Key Event Title
|Level of Biological Organization|
Key Event Components
|calcium ion transport||calcium ion||increased|
Key Event Overview
AOPs Including This Key Event
|AOP Name||Role of event in AOP|
|ionotropic glutamatergic receptors and cognition||KeyEvent|
|AChE Inhibition Leading to Neurodegeneration||KeyEvent|
Key Event Description
NMDAR agonist binding results in increased intracellular calcium, whereas NMDAR antagonist binding results in decreased intracellular calcium levels. For the relevant paragraphs below please see AOP entitled Chronic binding of antagonist to N-methyl-D-aspartate receptors (NMDARs) during brain development induces impairment of learning and memory abilities.
Biological state: KE Calcium influx, Decreased
Biological compartments: KE Calcium influx, Decreased
General role in biology: KE Calcium influx, Decreased
The text specific for the AOP "ionotropic glutamatergic receptors and cognition” and “Acetylcholinesterase inhibition leading to neurodegeneration”:
It is now well accepted that modest activation of NMDARs leading to modest increases in postsynaptic calcium are optimal for triggering LTD (Lledo et al. 1998; Bloodgood and Sabatin, 2007; Bloodgood et al. 2009), whereas much stronger activation of NMDARs leading to much larger increases in postsynaptic calcium are required to trigger LTP (Luscher and Malenka, 2012; Malenka 1994). Indeed, high-frequency stimulation causes a strong temporal summation of the excitatory postsynaptic potentials (EPSPs), and depolarization of the postsynaptic cell is sufficient to relieve the Mg2+ block of the NMDAR and allow a large amount of calcium to enter into the postsynaptic cells. Therefore, intra-cellular calcium is measured as a readout for evaluation NMDAR stimulation.
How It Is Measured or Detected
Methods that have been previously reviewed and approved by a recognized authority should be included in the Overview section above. All other methods, including those well established in the published literature, should be described here. Consider the following criteria when describing each method: 1. Is the assay fit for purpose? 2. Is the assay directly or indirectly (i.e. a surrogate) related to a key event relevant to the final adverse effect in question? 3. Is the assay repeatable? 4. Is the assay reproducible?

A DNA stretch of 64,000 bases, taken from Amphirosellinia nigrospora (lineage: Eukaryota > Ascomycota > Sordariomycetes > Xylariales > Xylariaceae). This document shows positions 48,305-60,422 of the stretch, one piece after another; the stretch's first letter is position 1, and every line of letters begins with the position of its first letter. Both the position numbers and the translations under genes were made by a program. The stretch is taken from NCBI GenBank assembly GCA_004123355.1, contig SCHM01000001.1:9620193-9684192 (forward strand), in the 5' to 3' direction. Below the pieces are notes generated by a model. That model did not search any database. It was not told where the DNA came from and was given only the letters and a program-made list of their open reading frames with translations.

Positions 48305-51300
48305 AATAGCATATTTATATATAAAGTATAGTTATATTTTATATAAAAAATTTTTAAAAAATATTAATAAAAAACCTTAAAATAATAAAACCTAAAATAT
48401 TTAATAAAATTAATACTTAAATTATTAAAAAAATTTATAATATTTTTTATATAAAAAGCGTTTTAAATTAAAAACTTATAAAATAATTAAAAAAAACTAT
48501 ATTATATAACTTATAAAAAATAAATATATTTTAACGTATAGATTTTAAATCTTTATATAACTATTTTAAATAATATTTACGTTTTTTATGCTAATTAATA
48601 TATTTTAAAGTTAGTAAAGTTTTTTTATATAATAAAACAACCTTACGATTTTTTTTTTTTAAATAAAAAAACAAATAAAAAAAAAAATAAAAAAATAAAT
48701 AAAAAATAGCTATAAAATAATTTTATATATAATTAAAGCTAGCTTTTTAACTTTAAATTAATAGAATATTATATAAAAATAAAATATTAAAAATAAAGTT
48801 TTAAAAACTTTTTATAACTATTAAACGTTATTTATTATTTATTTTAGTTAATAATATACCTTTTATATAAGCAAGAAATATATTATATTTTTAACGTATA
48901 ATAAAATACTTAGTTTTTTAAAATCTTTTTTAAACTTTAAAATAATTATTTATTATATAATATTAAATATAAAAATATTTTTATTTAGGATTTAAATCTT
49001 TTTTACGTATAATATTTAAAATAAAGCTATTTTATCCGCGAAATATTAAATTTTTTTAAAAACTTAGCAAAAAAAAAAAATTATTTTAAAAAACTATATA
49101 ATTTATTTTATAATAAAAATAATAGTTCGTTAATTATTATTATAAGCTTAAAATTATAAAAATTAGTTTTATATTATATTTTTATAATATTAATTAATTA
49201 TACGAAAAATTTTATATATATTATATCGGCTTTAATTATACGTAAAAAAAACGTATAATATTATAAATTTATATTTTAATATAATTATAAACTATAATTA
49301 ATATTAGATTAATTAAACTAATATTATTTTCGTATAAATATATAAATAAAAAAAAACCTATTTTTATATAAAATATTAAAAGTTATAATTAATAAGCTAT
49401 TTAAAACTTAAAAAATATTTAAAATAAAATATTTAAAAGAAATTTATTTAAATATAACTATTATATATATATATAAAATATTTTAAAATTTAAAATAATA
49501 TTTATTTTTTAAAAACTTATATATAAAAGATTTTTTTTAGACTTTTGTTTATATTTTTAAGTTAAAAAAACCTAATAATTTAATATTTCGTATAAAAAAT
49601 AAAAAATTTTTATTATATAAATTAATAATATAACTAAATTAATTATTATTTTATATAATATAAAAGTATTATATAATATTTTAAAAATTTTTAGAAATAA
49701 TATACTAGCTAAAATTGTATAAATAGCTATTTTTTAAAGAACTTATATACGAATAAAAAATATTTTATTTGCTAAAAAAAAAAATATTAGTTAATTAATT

Please see KE Calcium influx, Decreasedin the AOP entitled: Chronic binding of antagonist to N-methyl-D-aspartate receptors (NMDARs) during brain development induces impairment of learning and memory abilities.
Domain of Applicability
Please see KE Calcium influx, Decreasedin the AOP entitled Chronic binding of antagonist to N-methyl-D-aspartate receptors (NMDARs) during brain development induces impairment of learning and memory abilities.
Additional text, specific for the AOP “Acetylcholinesterase Inhibition leading to Neurodegeneration”:
Zebrafish have shown dysregulation in intracellular calcium ion levels following exposure to organophosphate compounds through similar mechanisms demonstrated in mammals (Faria et al. 2015).
Bloodgood BL, Sabatini BL., Nonlinear regulation of unitary synaptic signals by CaV2.3 voltage-sensitive calcium channels located in dendritic spines. Neuron, 2007, 53:249–260.
Bloodgood BL, Giessel AJ, Sabatini BL., Biphasic synaptic Ca influx arising from compartmentalized electrical signals in dendritic spines. PLoS Biol., 2009, 7: e1000190.
Faria, M., N. Garcia-Reyero, F. Padrós, P. J. Babin, D. Sebastián, J. Cachot, E. Prats, M. Arick Ii, E. Rial, A. Knoll-Gellida, G. Mathieu, F. Le Bihanic, B. L. Escalon, A. Zorzano, A. M. Soares and D. Raldúa (2015), "Zebrafish Models for Human Acute Organophosphorus Poisoning.” Sci Rep 5. DOI: 10.1038/srep15591.
Lledo PM, Zhang X, Sudhof TC, Malenka RC, Nicoll RA., Postsynaptic membrane fusion and long-term potentiation. Science, 1998, 279: 399–403.
Malenka RC. Synaptic plasticity in the hippocampus: LTP and LTD. Cell, 1994, 78: 535–538.
Luscher C. and Robert C. Malenka. NMDA Receptor-Dependent Long-Term Potentiation and Long-Term Depression (LTP/LTD). Cold Spring Harb Perspect Biol., 2012, 4: a005710.